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Mass Incarceration



  • What Set the Stage for Rebellion and Violence at Attica

    Tyrone Larkins, Alhajji Sharif and Akil Shaquan were incarcerated at Attica 50 years ago. Hear their story about conditions in the prison and the events of the riot and its brutal suppression. Also features an interview with historian Heather Ann Thompson.



  • Honoring Attica After Half a Century

    by Heather Ann Thompson

    Activists both inside and outside of prisons in the 1960s and 1970s confronted the violence of the state. Accountability for law enforcement is still an unrealized legacy of the 1971 Attica rebellion. 



  • The Emerging Movement for Police and Prison Abolition

    by Keeanga-Yamahtta Taylor

    Organizer Mariame Kaba is one of the leading public intellectuals behind the movement for the abolition of the institutions of policing and prisons and for a politics that imagines more humane alternatives.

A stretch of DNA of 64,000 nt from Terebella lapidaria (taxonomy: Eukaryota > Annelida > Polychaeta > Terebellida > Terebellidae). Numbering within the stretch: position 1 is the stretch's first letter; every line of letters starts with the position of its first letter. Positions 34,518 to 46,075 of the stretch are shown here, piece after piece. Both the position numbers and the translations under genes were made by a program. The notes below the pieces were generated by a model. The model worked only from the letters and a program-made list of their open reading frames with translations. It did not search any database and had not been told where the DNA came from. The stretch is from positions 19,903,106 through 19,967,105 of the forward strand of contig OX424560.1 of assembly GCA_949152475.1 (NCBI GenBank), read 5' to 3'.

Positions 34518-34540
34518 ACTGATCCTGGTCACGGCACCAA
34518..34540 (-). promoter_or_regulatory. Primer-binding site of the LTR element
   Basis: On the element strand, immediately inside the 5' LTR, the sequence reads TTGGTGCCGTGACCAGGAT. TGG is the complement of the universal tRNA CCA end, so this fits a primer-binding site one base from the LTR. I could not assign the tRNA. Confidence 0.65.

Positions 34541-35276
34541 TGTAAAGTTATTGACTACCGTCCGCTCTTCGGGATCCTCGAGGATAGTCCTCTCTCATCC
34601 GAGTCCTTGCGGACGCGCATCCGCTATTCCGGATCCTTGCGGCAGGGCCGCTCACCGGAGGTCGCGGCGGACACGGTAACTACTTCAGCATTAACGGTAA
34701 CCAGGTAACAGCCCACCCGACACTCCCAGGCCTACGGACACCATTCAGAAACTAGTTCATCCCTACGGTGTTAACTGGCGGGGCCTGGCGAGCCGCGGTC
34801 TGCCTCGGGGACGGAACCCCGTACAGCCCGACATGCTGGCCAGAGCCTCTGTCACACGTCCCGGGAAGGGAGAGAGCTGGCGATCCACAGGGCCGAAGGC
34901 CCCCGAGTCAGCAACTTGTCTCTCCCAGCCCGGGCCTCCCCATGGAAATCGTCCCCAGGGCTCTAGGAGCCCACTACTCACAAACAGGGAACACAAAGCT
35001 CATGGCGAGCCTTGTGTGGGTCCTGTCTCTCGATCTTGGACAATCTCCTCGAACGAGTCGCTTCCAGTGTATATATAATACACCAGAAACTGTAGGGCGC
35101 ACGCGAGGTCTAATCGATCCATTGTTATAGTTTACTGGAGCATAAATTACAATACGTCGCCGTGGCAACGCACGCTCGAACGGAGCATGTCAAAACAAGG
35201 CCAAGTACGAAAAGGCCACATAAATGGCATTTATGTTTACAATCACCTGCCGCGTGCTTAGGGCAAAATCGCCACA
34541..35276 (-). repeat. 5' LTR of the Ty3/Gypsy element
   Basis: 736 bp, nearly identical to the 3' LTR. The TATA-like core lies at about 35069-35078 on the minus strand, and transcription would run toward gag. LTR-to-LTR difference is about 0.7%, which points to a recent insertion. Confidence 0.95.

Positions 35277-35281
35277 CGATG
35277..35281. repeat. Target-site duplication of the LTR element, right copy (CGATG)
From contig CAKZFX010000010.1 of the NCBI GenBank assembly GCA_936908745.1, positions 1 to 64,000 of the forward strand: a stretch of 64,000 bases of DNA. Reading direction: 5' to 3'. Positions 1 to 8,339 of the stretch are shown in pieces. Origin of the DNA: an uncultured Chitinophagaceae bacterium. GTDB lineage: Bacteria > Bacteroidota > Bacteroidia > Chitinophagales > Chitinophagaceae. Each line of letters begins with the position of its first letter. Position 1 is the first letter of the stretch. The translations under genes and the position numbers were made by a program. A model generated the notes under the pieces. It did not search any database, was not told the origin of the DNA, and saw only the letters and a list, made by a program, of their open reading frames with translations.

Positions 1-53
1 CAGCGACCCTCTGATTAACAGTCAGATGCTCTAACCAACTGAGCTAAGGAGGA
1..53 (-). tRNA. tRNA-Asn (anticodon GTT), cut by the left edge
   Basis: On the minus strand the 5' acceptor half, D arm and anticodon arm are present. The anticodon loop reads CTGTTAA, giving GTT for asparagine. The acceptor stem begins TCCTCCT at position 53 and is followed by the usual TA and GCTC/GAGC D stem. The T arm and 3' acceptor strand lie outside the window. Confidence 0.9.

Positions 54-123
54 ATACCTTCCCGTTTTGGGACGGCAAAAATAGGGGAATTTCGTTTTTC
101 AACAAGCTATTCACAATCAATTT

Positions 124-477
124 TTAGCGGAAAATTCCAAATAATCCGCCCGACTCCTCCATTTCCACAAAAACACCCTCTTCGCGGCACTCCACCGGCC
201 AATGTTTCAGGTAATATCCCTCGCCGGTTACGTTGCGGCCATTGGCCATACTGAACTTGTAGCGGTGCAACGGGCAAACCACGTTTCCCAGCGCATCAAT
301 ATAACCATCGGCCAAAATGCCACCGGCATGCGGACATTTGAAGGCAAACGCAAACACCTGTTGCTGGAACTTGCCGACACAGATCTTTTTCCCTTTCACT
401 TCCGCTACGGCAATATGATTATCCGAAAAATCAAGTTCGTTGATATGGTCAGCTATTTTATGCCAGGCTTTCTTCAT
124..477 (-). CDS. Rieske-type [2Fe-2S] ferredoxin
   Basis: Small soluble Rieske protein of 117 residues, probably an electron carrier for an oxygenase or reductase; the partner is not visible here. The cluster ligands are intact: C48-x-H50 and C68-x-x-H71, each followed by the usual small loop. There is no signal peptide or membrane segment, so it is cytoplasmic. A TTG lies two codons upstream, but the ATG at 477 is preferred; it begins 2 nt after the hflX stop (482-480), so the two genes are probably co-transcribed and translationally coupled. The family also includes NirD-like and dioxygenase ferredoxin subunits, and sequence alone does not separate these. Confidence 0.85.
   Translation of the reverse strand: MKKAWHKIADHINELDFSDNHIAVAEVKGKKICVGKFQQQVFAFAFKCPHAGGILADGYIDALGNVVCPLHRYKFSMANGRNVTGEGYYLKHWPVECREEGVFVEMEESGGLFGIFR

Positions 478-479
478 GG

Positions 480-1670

• "Abolition Is...": A Roundtable

    Several young scholar/activists reflect on how historical analysis can inform the contemporary prison abolition movement and alternative approaches to justice. 



  • Abolition is Not Complete

    by Eric Foner

    The exception included in the 13th Amendment allowing involuntary labor on conviction of a crime was a holdover from prior laws; its authors certainly never intended to enable a system of prison labor, and the amendment should be amended. 



  • I Don't Have to Forgive Joe Biden

    by Christopher Lebron

    "I choose to believe he is ready to be transformed by the times, his peers, and the mandate given to him in defeating good ol’ white supremacy. I can accept Biden for the purpose of dealing with him for the moment."



  • “Nothing Stirred in the Air”

    by Stephen Dillon

    The architecture of the "supermax" prison targets the senses and emotions of the incarcerated as a means of control in the wake of political organizing inside and outside of prisons in the 1960s and 1970s. 



  • How Mass Incarceration Has Shaped History

    Political forces pushing for mass incarceration have been closely connected to those restricting the power of labor and pressing to keep wages low.